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The Big Interview: Morningstar boss on unleashing tech’s potential

Morningstar chief executive Mark Roomans on bringing algorithmic investing to the mainstream

Morningstar UK chief executive Mark Roomans is a senior industry leader whose career has been largely devoted to helping the investment world harness the power of data to create better solutions.

Good data has always given fund managers their edge, driving better decision-making and alpha. But the way in which we consume and deploy it has changed beyond recognition since Roomans started his career in asset management in the 1990s.

Advances such as machine learning and artificial intelligence will not replace people as decision makers in our sector, he says, but they can drive operational efficiencies. And asset managers need to reduce costs, with fees and margins being squeezed under the watchful eye of the regulator.

Morningstar is a multi-jurisdictional business with a variety of products and services and, at first glance, it can be difficult to discern how each division connects up.

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But to Roomans, it is simple: data and research are Morningstar’s lifeblood, powering everything from portfolio management and fund selection to index creation.
Roomans’ first role at the group was as Morningstar Spain’s chief executive. He started the Spanish operation from scratch in the early 2000s just before the tech bubble burst. The first year was tough, with slim pickings for the fledgling firm.
However, in 2002, the Spanish government changed legislation so that investors could transfer assets between funds without incurring capital gains tax. This kickstarted competition between Spanish asset managers, and Roomans brought a fund comparison data product to market in a week. He has never looked back.
When he describes the evolution of Morningstar’s European business, you can see he still has a keen eye for new opportunities. Mifid II compliance is an obvious area of growth but environmental, social and governance fund research is another new string to the bow.
Morningstar is also keen to bring down index costs for passive managers by running a country indices service fund groups can use for free. While this does not drive revenue it does promote client loyalty.

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A self-confessed “quant”, Roomans gained a PhD in finance and was early to spot the opportunity the nascent algorithmic approach could bring to institutional investing. His first experiences of working in “algo” teams was at such relatively traditional houses as Mercury Merrill Lynch and JP Morgan Investment Management.

The behemoths of the active management world are often criticised for not moving with the times and Roomans admits that, when he started, he encountered hostility from peers for using algorithms to drive investment decisions.

But these so-called traditional asset managers were willing to take a punt on the pioneering algorithmic investing. Now it has become mainstream and is the template for robo-advice portfolio construction, where efficiency and automation are critical to being able to charge reasonable fees.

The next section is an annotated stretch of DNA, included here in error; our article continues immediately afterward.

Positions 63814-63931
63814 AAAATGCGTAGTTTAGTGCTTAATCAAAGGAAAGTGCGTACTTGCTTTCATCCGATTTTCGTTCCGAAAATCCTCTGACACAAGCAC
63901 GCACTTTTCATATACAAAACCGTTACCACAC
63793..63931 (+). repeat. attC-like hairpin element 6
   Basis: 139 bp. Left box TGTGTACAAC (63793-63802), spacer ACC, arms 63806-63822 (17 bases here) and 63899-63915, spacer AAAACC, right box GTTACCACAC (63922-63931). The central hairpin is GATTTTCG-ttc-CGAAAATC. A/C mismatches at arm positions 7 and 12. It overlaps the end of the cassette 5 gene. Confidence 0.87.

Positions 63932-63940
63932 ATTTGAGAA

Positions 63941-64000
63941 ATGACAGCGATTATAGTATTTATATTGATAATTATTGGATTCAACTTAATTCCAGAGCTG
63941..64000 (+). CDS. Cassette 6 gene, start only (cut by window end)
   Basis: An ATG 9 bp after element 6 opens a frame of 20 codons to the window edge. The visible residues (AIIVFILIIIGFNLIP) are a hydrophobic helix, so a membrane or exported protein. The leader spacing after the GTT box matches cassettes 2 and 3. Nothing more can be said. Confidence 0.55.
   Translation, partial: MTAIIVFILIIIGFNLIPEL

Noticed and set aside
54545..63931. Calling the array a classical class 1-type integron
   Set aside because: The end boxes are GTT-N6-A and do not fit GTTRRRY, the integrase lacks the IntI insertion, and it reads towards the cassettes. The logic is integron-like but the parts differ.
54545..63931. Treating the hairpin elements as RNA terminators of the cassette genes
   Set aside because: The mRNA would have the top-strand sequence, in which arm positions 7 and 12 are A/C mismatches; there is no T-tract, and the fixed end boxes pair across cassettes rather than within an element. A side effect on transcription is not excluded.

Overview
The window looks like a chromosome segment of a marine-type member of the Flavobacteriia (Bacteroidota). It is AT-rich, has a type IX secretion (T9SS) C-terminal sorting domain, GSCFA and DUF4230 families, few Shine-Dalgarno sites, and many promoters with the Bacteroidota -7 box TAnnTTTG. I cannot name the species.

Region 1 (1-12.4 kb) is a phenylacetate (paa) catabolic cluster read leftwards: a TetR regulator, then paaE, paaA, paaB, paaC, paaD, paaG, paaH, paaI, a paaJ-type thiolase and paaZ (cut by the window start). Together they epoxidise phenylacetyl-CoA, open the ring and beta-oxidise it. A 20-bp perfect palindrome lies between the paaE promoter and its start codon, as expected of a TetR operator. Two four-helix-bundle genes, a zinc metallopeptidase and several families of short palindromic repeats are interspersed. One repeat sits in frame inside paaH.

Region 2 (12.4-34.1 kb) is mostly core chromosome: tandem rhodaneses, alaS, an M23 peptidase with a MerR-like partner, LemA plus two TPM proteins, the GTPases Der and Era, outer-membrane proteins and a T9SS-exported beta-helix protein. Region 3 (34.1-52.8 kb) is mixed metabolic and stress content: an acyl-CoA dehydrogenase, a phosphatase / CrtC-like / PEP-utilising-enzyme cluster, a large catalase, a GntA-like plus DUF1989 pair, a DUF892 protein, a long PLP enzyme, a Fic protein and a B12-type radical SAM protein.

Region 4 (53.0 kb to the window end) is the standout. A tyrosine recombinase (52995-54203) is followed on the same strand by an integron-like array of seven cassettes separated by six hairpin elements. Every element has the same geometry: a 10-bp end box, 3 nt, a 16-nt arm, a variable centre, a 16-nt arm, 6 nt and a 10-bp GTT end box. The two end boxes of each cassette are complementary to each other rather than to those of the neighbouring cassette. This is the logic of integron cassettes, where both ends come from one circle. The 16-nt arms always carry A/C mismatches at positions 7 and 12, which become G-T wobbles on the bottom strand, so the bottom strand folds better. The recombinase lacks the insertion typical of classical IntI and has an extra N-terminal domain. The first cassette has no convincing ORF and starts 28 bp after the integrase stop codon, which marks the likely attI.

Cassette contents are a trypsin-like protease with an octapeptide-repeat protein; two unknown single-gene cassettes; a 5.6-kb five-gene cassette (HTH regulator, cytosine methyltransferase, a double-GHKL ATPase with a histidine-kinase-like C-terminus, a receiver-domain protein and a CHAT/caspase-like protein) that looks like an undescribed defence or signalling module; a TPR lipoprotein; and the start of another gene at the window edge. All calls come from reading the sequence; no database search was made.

Roomans’ views on the future of retail investing are animated by his enthusiasm for the opportunities technology has unlocked: “Technology has enabled a whole host of different ways of accessing investments,” he says.

In the immediate future, active managers will continue to lead in sectors where there are “informational inefficiencies”. Fees are under pressure. Roomans believes that, in asset classes where there are efficient markets, most asset managers should go either passive or quant.

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He is a believer in strategic beta. These portfolios are constructed from factors that are not market-cap weighted and could come into their own with greater volatility.

In principle, buying the factors directly could be a cheaper way of constructing strategic beta portfolios. But Roomans sees the power shifting to the asset allocators, and Morningstar has skin in this game, having run model portfolios on platforms for advisers for five years.

Scale in asset management need not be at the expense of innovation. In fact, large asset managers could lead the way in bringing down operational costs by harnessing new technologies.

CV

2015-present: Chief executive, Morningstar UK

2008-15: Various roles, including co-chief executive, Morningstar Australia; chief operating officer, Morningstar Europe; managing director, Morningstar Switzerland; head of new markets, Morningstar

2001-08: Chief executive, Morningstar Spain

1998-2000: Director, structured value group, Mercury Merrill Lynch Investment Management

1994-98: Vice president, JP Morgan Investment Management

According to Roomans, the next wave of innovation at Morningstar will be internally-facing. It is experimenting with using automation to improve the waydata is collected, analysed and processed.

By automating at scale, Morningstar can direct its people into higher value, more rewarding work. We should all take note. Driving operational efficiency is critical to scaling-up any business, whether ambitions are modest or grand.

Roomans’ career has been shaped by the possibilities advances in technology have opened up. Whether we use the next wave of tech to improve operations or drive better investment decisions, “we have barely scratched the surface of what can be done,” he says.

Miranda Seath is research director at Platforum

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